Hyderabad: Starting 10.14 am this Sunday, people in Hyderabad will be able to see the annular solar eclipse, when the shadow of the Moon will partly obscure the Sun.
The annular phase or the ring of fire effect will be visible at only in few places in northern India. The rest of the country will observe the event partially, the Planetary Society of India said.
In Hyderabad, the eclipse will be 60 per cent. B.G. Sidharth, director of Hyderabad’s BM Birla Science Centre, said the eclipse will reach its peak at 11.55 am and culminate at 1.45 pm, a total of three hours and 29 minutes.
The Birla Planetarium will not be screening the eclipse. “The state government has not given us clearance to have the planetarium running,” Dr Sidharth said.
Sounding a word of caution he said that unlike a lunar eclipse a solar eclipse should not be seen with the naked eye. It must be projected on to a screen for watching. Alternatively, they must wear dark glasses.
The Planetary Society is conducting a meeting in collaboration with the Centre for Space Medicine on Saturday to address the many superstitions about solar eclipses, such as pregnant women being susceptible to evil forces during an eclipse and various activities such as eating, sleeping, urinating, defecating, and sexual intercourse being prohibited during the eclipse.
Almost all temples will be closed for several hours before and after the eclipse.
PTI added that the path of the annular solar eclipse will start near Gharsana in Rajasthan around 10:12 am. The phase of annularity will begin around 11:49 am and end at 11:50 am. The ring of fire will be visible for that one minute from places such as Suratgarh and Anupgarh in Rajasthan, Sirsa, Ratia and Kurukshetra in Haryana, and Dehradun, Chamba, Chamoli and Joshimath in Uttarakhand.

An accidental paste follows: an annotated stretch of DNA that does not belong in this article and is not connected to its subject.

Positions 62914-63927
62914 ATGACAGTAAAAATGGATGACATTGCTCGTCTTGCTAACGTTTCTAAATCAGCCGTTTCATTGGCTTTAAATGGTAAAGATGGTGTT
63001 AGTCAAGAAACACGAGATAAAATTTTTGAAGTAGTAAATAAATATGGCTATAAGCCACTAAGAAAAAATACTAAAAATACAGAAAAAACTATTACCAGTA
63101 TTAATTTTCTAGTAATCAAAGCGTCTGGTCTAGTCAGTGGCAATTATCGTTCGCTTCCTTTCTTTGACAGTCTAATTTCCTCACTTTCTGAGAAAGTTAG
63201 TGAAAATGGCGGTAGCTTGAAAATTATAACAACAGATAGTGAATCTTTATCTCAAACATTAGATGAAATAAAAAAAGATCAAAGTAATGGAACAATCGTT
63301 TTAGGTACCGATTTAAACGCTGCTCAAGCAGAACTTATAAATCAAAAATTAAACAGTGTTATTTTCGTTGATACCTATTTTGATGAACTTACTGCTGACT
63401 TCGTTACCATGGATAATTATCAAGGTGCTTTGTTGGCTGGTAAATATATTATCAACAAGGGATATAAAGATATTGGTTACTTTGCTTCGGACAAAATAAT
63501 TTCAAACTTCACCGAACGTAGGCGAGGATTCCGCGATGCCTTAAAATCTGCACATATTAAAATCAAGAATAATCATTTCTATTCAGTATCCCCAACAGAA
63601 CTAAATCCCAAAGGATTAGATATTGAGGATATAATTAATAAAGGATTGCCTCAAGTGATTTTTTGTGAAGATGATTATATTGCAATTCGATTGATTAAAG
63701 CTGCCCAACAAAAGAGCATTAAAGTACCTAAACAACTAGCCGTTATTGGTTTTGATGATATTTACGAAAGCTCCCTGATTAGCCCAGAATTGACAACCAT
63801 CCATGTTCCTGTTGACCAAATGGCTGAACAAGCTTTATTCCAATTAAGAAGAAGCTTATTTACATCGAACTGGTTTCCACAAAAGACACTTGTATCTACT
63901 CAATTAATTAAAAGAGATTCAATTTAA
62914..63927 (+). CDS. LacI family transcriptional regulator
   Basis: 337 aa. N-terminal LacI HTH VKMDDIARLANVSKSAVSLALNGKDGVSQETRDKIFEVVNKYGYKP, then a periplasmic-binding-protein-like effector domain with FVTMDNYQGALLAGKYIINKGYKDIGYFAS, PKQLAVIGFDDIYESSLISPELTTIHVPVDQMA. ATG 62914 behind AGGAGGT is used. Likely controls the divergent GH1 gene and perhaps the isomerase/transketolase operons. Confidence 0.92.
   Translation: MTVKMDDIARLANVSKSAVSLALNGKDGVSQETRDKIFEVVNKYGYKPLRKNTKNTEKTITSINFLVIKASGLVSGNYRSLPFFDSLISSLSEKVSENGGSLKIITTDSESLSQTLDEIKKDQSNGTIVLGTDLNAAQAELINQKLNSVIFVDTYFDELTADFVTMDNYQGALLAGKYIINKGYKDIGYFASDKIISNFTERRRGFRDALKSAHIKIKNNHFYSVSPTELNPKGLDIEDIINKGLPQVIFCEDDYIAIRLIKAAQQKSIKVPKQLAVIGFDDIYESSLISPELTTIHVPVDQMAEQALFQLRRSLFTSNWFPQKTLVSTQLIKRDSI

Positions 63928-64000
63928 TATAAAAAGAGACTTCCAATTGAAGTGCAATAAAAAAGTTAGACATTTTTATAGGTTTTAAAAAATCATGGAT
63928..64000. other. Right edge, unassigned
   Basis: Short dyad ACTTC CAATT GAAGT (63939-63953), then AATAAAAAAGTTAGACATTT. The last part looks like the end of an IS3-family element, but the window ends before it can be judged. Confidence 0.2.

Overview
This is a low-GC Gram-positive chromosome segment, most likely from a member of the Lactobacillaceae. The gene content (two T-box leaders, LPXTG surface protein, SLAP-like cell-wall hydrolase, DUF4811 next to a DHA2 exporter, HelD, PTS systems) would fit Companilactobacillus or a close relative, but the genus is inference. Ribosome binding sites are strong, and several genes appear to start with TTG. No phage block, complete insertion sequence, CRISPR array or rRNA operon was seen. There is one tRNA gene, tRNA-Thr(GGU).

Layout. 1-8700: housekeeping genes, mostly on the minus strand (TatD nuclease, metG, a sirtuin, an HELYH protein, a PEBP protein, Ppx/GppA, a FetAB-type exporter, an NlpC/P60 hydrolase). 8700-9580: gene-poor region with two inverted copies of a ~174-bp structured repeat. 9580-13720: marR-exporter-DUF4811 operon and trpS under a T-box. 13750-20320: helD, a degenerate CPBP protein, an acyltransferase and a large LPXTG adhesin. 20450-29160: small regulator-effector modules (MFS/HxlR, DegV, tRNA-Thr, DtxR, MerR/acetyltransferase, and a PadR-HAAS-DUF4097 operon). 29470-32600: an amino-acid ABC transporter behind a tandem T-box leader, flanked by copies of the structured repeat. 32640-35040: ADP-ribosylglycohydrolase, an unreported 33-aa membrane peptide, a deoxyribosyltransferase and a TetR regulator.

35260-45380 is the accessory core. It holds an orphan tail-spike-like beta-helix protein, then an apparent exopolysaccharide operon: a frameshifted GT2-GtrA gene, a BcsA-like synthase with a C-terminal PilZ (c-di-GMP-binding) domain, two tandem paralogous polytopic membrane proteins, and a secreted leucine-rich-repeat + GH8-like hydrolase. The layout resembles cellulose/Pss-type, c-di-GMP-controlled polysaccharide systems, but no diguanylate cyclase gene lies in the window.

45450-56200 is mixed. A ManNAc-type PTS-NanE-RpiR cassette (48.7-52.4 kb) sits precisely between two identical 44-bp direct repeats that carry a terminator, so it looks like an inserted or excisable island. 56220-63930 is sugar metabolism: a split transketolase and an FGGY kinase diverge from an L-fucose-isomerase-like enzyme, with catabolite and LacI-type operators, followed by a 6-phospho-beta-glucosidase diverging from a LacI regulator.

However, the ring of fire will not be as prominent this time as it was on December 26 last year and will be a little narrower.
A solar eclipse occurs when the sun, moon and the earth come in a straight line. If at that moment, the moon is furthest away from the earth in its elliptical orbit, it will not cover the disc of the sun completely. This produces a ring of light around the dark silhouette of the moon.
People at different places can see different degrees of the eclipse.
In Kolkata, the partial eclipse will begin at 10:46 am and end at 2:17 pm, while the timing will be from 10:20 am to 1:48 pm in New Delhi, from 10 am to 1:27 pm in Mumbai, from 10:22 am to 1:41 pm in Chennai and between 10.13 am and 1.31 pm in Bengaluru.
The annular eclipse will first start for the people of Congo in Africa and progress through South Sudan, Ethiopia, Yemen, Oman, Saudi Arabia, the Indian Ocean and Pakistan, before entering India over Rajasthan.
It will then move on to Tibet, China, Taiwan, before ending at the middle of the Pacific Ocean.